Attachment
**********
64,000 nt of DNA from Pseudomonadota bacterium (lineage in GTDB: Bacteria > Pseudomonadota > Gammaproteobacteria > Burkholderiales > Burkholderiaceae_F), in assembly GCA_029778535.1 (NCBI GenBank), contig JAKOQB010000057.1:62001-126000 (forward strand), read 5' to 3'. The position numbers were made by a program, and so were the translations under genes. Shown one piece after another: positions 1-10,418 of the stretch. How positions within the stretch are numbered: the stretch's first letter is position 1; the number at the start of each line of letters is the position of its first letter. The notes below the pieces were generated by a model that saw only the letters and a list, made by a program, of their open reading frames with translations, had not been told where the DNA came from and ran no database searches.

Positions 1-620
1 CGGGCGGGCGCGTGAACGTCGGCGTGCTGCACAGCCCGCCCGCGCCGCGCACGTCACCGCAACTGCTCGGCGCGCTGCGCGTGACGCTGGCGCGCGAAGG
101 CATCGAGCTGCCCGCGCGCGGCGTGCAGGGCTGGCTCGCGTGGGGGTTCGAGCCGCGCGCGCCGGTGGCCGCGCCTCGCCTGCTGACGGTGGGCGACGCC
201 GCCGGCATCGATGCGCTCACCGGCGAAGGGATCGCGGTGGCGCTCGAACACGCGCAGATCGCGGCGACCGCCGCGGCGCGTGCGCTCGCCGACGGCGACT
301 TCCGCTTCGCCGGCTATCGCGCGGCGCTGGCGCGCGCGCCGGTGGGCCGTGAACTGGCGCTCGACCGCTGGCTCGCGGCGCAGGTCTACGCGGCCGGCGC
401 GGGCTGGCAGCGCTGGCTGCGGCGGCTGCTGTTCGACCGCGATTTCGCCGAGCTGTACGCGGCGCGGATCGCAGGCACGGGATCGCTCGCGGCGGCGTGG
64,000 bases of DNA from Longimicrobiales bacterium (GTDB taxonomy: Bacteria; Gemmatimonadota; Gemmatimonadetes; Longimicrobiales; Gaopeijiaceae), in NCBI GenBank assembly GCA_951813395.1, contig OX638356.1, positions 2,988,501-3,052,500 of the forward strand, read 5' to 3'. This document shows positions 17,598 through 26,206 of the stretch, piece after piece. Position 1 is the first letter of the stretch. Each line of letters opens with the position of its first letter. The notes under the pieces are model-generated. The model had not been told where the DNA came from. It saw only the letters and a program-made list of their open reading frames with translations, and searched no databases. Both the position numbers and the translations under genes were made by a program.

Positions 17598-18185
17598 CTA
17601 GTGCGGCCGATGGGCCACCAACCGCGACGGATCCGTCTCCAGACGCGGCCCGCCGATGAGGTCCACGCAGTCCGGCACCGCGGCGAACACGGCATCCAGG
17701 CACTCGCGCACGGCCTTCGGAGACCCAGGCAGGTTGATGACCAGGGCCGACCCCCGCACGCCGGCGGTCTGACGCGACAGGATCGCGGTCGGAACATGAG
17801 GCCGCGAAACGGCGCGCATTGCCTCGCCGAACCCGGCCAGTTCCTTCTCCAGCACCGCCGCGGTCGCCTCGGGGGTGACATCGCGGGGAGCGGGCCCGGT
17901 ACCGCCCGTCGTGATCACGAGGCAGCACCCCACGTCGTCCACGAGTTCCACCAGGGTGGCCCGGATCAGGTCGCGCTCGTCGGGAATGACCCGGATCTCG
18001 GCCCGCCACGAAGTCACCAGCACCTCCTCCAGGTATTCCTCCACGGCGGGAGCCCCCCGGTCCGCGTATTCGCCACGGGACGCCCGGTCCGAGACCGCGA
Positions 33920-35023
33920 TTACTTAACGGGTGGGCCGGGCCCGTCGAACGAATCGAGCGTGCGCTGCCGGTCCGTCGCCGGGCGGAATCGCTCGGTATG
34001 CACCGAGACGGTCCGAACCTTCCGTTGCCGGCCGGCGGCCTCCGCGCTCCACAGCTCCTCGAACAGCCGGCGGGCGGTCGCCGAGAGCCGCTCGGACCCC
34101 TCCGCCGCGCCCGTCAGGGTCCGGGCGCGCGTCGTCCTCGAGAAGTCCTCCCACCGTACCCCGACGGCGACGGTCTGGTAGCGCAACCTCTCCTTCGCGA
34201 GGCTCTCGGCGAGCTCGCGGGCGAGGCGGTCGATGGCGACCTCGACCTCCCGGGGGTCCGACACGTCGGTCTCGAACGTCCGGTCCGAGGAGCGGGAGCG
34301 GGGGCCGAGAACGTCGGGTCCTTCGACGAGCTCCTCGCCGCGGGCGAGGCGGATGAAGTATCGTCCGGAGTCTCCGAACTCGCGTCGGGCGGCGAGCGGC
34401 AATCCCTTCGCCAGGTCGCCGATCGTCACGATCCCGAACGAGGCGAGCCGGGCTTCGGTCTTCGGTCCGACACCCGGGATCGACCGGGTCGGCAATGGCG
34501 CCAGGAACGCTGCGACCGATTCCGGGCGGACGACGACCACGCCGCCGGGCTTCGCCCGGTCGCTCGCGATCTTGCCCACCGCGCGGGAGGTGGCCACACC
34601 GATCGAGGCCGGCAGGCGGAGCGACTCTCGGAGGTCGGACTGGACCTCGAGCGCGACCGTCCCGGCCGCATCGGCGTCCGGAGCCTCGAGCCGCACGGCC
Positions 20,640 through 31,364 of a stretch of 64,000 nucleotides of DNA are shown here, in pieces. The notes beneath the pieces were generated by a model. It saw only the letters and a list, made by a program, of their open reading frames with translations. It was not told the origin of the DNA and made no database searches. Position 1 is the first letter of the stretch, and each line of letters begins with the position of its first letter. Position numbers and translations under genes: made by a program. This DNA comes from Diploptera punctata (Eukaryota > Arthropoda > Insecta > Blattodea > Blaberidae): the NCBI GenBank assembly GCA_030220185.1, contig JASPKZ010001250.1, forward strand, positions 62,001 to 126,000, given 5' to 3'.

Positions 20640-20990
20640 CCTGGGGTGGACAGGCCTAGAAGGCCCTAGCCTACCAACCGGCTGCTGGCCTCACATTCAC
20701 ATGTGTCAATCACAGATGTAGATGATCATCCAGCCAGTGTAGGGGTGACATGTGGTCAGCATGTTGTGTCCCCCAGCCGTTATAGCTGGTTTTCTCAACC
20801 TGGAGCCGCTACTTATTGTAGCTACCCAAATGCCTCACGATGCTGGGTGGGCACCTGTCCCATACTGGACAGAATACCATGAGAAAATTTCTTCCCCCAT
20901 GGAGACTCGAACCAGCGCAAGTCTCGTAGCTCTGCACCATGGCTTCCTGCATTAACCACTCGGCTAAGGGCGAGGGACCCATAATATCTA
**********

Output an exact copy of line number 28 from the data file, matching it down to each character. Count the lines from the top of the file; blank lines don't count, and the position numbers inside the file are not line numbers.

20701 ATGTGTCAATCACAGATGTAGATGATCATCCAGCCAGTGTAGGGGTGACATGTGGTCAGCATGTTGTGTCCCCCAGCCGTTATAGCTGGTTTTCTCAACC